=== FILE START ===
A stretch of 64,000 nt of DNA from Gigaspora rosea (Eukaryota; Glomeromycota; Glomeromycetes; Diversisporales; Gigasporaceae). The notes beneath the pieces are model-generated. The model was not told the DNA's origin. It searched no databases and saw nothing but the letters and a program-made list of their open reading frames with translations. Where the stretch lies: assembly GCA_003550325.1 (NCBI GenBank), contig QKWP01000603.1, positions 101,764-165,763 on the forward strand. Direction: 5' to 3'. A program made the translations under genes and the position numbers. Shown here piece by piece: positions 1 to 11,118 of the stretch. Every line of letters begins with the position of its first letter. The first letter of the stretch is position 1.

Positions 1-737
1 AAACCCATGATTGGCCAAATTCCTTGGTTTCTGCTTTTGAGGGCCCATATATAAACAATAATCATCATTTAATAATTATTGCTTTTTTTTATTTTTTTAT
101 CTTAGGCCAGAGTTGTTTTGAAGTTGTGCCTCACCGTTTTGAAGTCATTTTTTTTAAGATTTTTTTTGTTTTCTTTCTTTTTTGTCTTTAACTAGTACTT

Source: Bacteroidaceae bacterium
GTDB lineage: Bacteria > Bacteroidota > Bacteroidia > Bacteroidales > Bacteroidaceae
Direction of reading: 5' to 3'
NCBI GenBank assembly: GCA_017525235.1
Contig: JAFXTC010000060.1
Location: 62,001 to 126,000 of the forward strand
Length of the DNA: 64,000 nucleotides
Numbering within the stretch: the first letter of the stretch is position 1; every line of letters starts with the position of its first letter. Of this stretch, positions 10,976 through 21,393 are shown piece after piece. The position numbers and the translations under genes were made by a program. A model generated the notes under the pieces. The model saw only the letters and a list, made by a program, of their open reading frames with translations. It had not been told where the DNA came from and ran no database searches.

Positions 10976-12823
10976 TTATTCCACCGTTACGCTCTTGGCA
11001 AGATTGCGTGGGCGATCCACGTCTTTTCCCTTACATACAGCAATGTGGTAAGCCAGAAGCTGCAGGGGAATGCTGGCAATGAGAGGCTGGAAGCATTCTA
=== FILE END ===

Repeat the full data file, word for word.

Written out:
A stretch of 64,000 nt of DNA from Gigaspora rosea (Eukaryota; Glomeromycota; Glomeromycetes; Diversisporales; Gigasporaceae). The notes beneath the pieces are model-generated. The model was not told the DNA's origin. It searched no databases and saw nothing but the letters and a program-made list of their open reading frames with translations. Where the stretch lies: assembly GCA_003550325.1 (NCBI GenBank), contig QKWP01000603.1, positions 101,764-165,763 on the forward strand. Direction: 5' to 3'. A program made the translations under genes and the position numbers. Shown here piece by piece: positions 1 to 11,118 of the stretch. Every line of letters begins with the position of its first letter. The first letter of the stretch is position 1.

Positions 1-737
1 AAACCCATGATTGGCCAAATTCCTTGGTTTCTGCTTTTGAGGGCCCATATATAAACAATAATCATCATTTAATAATTATTGCTTTTTTTTATTTTTTTAT
101 CTTAGGCCAGAGTTGTTTTGAAGTTGTGCCTCACCGTTTTGAAGTCATTTTTTTTAAGATTTTTTTTGTTTTCTTTCTTTTTTGTCTTTAACTAGTACTT

Source: Bacteroidaceae bacterium
GTDB lineage: Bacteria > Bacteroidota > Bacteroidia > Bacteroidales > Bacteroidaceae
Direction of reading: 5' to 3'
NCBI GenBank assembly: GCA_017525235.1
Contig: JAFXTC010000060.1
Location: 62,001 to 126,000 of the forward strand
Length of the DNA: 64,000 nucleotides
Numbering within the stretch: the first letter of the stretch is position 1; every line of letters starts with the position of its first letter. Of this stretch, positions 10,976 through 21,393 are shown piece after piece. The position numbers and the translations under genes were made by a program. A model generated the notes under the pieces. The model saw only the letters and a list, made by a program, of their open reading frames with translations. It had not been told where the DNA came from and ran no database searches.

Positions 10976-12823
10976 TTATTCCACCGTTACGCTCTTGGCA
11001 AGATTGCGTGGGCGATCCACGTCTTTTCCCTTACATACAGCAATGTGGTAAGCCAGAAGCTGCAGGGGAATGCTGGCAATGAGAGGCTGGAAGCATTCTA